newick with her to spend the
week. While here she and Mrs.
Anderson drove to Coulee. dam.
Mr. and Mrrs. Robert Anderson
of Spokane also spent the week
end with Mr. and Mrs. Inger
man Anderson.
John Soufhern '
Phone Kennewick 2194
' Box 497 - xmodlck
Information For Veterans
..'. VI ..'—l- '_-
As a service to veterans in the communi . this newspape
puhlish a weekly column of new: Heisman! the Veteran; XE,“
ministration. For further information veterans should cont '
or write their nearest VA office. a"
Two major changes in leave
policies affecting veterans en
rolled under the G. I. bill in joh
training establishments or in
schools below the college level
have been announced by the
veterans administration.
Effective immediately, the VA
said, veterans will be allowed
to apply for 15 days' leave at
the end of their period of en
rollment, in addition to whatever
leave was taken while in train
The second change of VA poli
cy places full responsibility tor
the granting of leaves of ab
sence to G. I. students during
training upon the school or em
ployer-trainer, within a maxi
mum of 30 days yearly.
Veterans will be granted
leave at the completion of their
period of enrollment only it
they have enough entitlement to
Friday Bridge
Honors Guest ~~
Red roses were the theme when
Mrs. Thomas Gillis entertained
Friday afternoon at the Country
Club in honor of her sister-in-law
Mrs. Jerome Harris; Red roses
centered each dessert table and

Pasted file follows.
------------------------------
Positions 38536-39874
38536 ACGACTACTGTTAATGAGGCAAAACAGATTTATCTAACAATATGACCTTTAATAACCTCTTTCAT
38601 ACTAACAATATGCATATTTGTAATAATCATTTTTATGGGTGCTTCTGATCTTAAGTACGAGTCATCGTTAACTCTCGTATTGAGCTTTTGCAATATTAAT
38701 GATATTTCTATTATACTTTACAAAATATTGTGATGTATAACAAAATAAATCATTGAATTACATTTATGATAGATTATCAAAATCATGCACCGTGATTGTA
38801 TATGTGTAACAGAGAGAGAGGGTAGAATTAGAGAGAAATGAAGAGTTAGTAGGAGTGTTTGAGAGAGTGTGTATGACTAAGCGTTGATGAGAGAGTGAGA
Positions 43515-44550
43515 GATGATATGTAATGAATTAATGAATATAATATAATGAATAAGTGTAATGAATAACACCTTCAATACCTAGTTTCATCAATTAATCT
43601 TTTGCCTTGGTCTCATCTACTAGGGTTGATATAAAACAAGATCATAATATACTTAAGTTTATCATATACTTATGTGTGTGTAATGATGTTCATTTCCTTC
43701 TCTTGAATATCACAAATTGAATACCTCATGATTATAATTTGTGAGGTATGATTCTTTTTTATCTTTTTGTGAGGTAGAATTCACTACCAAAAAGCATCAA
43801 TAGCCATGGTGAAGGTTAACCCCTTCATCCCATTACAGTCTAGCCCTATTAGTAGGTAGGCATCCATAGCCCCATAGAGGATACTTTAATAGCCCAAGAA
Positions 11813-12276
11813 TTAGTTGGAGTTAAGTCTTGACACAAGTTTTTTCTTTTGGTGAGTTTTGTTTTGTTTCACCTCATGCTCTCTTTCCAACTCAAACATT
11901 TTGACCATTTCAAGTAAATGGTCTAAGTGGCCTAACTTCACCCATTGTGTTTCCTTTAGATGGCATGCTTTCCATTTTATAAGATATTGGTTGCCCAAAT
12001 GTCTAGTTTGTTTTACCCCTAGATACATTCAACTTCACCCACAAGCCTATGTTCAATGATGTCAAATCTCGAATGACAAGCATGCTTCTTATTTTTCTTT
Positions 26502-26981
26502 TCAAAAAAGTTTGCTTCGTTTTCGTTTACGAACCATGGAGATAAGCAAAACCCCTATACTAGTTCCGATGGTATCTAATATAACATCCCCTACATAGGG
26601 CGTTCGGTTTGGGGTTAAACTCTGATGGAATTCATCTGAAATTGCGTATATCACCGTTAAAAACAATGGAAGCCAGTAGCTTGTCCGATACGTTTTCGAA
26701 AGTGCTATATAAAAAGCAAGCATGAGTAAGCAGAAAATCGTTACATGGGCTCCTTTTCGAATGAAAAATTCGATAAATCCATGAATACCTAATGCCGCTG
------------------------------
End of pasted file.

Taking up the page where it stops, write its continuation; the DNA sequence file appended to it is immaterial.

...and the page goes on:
it was further carried out in the
place cards and tallies.
Guests enjoying the afternoon
play of bridge were Mrs. Dean
Yedica, Mrs. W. L. Bellamy, Mrs.
Charles Noyes, Mrs. Robert Alex
ander, Mrs. Robert Matheson,
Mrs. George Cloud, Mrs. Charles
Fox, Mrs. Paul Spreen, Mrs. Paul
Richmond, Mrs. Henry Belair,
Mrs. E. L. Bingaman, Mrs. Tom
Gess, Mrs. R. E. Jones, Mrs. Bruce
Murphy, Mrs. Don Solberg, Mrs.
Clarence Yedica, Mrs. Urban
Keolker. Mrs. Willis Taylor, Mrs.
Clare Shaw, and Mrs. Don Mc-
Intosh, all of Kennewick. Mrs.
Dayton Finnigan of Richland,
Mrs. Harry Roberts and Mrs. Ed
G. Carlson of Pasco. Sharing
honors at bridge were Mrs. Cloud.
Mrs. Keolker, Mrs. Murphy and
Mrs. Carlson, and Mrs. Harris
received a guest gift.
Mrs. Ed Angel”:
Hostess to Circle
Mrs. Ed Angell was hostess
to Phoebe Circle of. W.S.C.S. at
her home on Wednesday after
noon. Assisting hostess was
Miss Martha Hollis. The meet.
ing was conducted with the new
president Mrs. W. S. Walters in
the chair. Mrs. T. W. Payne led
the devotions and with Mrs. C.
F. Winkenwerder and Mrs. F. N.
Morton presented a program
which included several vocal
numbers by Miss Verdella Mue